Pros and Cons of the Income Approach
One of the advantages that the Income Approach has over the other two approaches is that it is more flexible in addressing firms or assets that are in different stages of their life-cycle. This is because this approach factors in varying operating conditions over the projected period.
The Income Approach is also able to cater to the differing investment or ownership needs of the buyer and seller, by measuring risks through its discount or capitalisation rate, or by including cost synergies in its projections, for example.
Secondly, if there are no public market comparables or precedent transactions - especially for small private companies - this method can still be used to estimate the firm’s value.
The income based approach is more complex than the Market or Asset-Based approach and hence usually requires more time for its implementation.
This approach is dependent on the assumptions made on the forecasts which can be subjective, if the assumptions are not tested. The value derived from the Income Approach is also highly sensitive to the discount and capitalisation rate – a small change in the rate will cause a big change in the estimated value. This makes the exercise of determining an appropriate rate very important. This rate, however, has many variables which may also be subjective, such as projection risks, lack of liquidity risks and other company-specific risks. Hence, it is crucial for the valuator to understand the areas where judgement is required, considering the investment objectives and finding if the used rate is reasonable.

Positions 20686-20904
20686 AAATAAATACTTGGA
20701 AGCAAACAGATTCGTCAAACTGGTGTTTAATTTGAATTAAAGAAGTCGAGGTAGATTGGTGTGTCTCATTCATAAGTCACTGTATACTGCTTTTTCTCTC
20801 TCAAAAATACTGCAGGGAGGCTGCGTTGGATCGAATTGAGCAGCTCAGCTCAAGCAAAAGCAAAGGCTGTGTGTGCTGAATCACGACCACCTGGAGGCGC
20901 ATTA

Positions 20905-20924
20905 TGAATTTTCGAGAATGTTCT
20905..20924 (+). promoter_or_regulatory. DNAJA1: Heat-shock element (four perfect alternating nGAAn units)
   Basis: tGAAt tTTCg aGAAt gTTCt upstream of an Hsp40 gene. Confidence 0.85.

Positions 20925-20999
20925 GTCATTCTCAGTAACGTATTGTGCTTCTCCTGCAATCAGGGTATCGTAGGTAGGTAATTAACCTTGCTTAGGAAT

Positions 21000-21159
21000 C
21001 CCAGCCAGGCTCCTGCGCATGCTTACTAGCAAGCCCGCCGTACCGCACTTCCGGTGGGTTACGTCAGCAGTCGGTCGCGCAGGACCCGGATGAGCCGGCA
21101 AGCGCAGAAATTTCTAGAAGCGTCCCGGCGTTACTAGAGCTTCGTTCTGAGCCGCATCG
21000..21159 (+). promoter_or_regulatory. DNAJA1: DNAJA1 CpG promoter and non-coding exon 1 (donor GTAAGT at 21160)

What is the Market-Based Approach?
The Market-Based Approach establishes the value of a business or asset by applying a price multiple on a specific business performance metric of the firm. The theory behind this approach is that the pricing multiples of comparable companies are similar.
There are generally two methods under the Market-Based Approach:
- Guideline Public Company method: Based on the price multiples of comparable companies
- Guideline Transactions method: Based on the multiples of precedent transactions of similar firms
The steps taken to value a firm with the Guideline Public Company method:
- First, a peer group of public companies is selected. The selection criteria can include, for example, industry, size and geographic location.
- Pricing multiples are determined. The price multiple is essentially a ratio of the value of the firm against a business performance metric. Some of the more common multiples include enterprise value to EBITDA (EV/EBITDA), price to earnings (P/E), price to book (P/B), and price to sales (P/S).